Ukraine’s Ministry of Finance has exercised its call option on an expensive $725mn Eurobond issued this August as bridge financing to get the government through its repayments schedule this autumn.
The ministry repaid the bond at a call price of 98.551% of par, the funclub.net Ukrainian news site reported on November 3.
The $725mn in discount notes were always a short-term measure and were, unusually, privately placed on August 27 at 95.551% of par. The notes were callable at 98.551% by November 28 and at par thereafter. Their final maturity was February 28, 2019, Concorde Capital reports.
The surprise issue was a stop gap measure as the government struggled to meet a demanding repayment schedule this autumn, where some $3bn of obligations came due but it was unclear if the government would be able to meet the redemptions. Ukraine’s $17.5bn Extended Fund Facility with the International Monetary Fund (IMF) has been de facto frozen and while the ministry has been actively issuing FX bonds on the domestic market, demand for its bonds was drying up. Forced to start tapping the country’s hard currency reserves, those fell below the three-months future import cover economists believe is necessary to maintain the stability of the national currency and the hryvnia has slipped in value against the dollar as a result.
However, the pressure has now eased somewhat. The IMF announced a new deal in October, downgrading Ukraine from an EFF to a shorter term and more stringent Stand By Agreement worth $3.5bn, but that allowed the government to issue a $2bn Eurobond at the end of October on better terms that takes care of all its debt obligations until the end of the first half of next year. Ukraine placed a $750mn five-year tranche of sovereign Eurobonds, and a ten-year tranche of $1.25bn at rates of 9.0% and 9.75%, respectively, at a snap offering on October 25 that followed on the back of the new IMF deal.
However, analysts have questioned the logic of the deal as the $725mn will have to be replaced to meet all the debt payments due by the end of the year with more expensive borrowing on the local market.
“There was little logic in such a call for Ukraine’s finance ministry, in our view. By not calling the bond at 98.551% on November 2 (or November 1), MinFin would have had to repay it at par on February 28, thus having effectively paid about 4.5% in annualised interest between these two dates. This is definitely much less than MinFin will have to pay for other dollar debt that it will have to attract (e.g. local Eurobonds are being regularly placed by MinFin at the 7.0%-7.5% rate),” Alexander Paraschiy of Concorde Capital said in a note.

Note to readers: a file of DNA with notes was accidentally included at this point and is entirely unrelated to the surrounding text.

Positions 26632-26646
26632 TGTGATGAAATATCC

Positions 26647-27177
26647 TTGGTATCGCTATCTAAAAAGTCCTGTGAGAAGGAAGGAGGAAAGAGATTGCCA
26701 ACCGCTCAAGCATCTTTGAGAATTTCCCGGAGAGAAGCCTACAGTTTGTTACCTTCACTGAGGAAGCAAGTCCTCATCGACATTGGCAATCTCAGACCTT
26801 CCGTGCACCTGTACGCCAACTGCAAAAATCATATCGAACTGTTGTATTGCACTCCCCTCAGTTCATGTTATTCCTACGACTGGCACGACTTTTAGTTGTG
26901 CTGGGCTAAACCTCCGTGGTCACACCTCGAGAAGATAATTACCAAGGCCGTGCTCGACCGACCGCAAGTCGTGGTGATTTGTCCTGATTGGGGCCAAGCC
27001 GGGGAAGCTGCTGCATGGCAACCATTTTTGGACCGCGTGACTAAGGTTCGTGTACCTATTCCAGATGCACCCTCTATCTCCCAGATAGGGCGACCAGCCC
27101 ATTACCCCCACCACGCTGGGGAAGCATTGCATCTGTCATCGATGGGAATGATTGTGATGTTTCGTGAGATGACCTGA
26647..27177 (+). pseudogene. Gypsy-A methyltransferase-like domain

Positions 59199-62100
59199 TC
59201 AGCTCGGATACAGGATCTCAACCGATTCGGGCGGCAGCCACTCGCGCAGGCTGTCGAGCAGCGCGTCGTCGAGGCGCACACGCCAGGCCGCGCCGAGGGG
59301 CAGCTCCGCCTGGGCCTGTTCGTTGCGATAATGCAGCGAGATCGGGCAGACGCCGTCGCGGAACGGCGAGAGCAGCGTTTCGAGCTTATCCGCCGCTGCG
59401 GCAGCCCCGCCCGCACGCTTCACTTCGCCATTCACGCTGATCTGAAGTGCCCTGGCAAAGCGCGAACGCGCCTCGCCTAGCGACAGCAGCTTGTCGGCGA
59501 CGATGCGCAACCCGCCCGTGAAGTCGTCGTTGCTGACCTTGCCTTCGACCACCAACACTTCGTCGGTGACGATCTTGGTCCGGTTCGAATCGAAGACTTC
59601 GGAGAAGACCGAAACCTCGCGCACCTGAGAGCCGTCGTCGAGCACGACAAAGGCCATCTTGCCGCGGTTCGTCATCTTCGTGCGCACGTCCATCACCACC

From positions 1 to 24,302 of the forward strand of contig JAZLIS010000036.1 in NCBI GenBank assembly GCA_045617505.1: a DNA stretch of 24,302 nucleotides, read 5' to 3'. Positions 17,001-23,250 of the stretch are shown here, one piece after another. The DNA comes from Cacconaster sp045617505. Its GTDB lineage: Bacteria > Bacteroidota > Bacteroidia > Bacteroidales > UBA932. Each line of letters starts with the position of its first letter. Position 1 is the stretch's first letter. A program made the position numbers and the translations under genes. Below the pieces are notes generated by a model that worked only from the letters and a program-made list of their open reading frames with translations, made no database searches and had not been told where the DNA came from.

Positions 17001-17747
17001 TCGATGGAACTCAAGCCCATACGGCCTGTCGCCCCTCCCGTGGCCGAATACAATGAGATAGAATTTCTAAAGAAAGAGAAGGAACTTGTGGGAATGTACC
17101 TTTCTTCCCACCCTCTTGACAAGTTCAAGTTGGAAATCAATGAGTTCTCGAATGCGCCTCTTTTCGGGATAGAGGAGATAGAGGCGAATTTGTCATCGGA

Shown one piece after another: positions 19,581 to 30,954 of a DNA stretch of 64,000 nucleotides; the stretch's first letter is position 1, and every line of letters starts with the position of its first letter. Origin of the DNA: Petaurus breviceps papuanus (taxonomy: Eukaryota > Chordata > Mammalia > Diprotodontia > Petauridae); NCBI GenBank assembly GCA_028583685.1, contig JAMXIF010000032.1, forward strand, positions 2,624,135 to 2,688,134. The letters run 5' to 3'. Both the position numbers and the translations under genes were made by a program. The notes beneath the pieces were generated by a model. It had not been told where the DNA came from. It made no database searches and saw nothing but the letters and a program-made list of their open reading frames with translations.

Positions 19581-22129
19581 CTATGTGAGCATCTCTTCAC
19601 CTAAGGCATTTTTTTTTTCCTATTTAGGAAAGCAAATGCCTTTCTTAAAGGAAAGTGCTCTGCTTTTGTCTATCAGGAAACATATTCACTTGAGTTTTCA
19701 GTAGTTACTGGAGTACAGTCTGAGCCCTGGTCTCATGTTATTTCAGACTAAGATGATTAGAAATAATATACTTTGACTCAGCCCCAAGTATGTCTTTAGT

“There is no doubt Ukraine will further place local bonds in the near weeks at rates much higher than 4.5%, as it will have to refinance other local Eurobonds that will mature soon ($265mn in November-December, $920mn in January-February). Therefore, it looks like MinFin’s exercising its call option was a condition for its creditor (the holder of discount notes) to invest in new Eurobonds that were placed in October. Meanwhile, holders of the discount notes have earned about 17.1% on their investment since August 27,” Paraschiy added.
Even with the new IMF deal in place, Ukraine is still hard pressed for cash. The IMF deal is only agreed in principle and the IMF board still needs to sign off on the agreement before the next tranche of money is released; investors are expecting the IMF to pay out between $1bn and $1.9bn but only after the 2019 budget is signed into law, which is expected to happen sometime in December. Next year the debt repayments become even more demanding with some $7bn of debt coming due.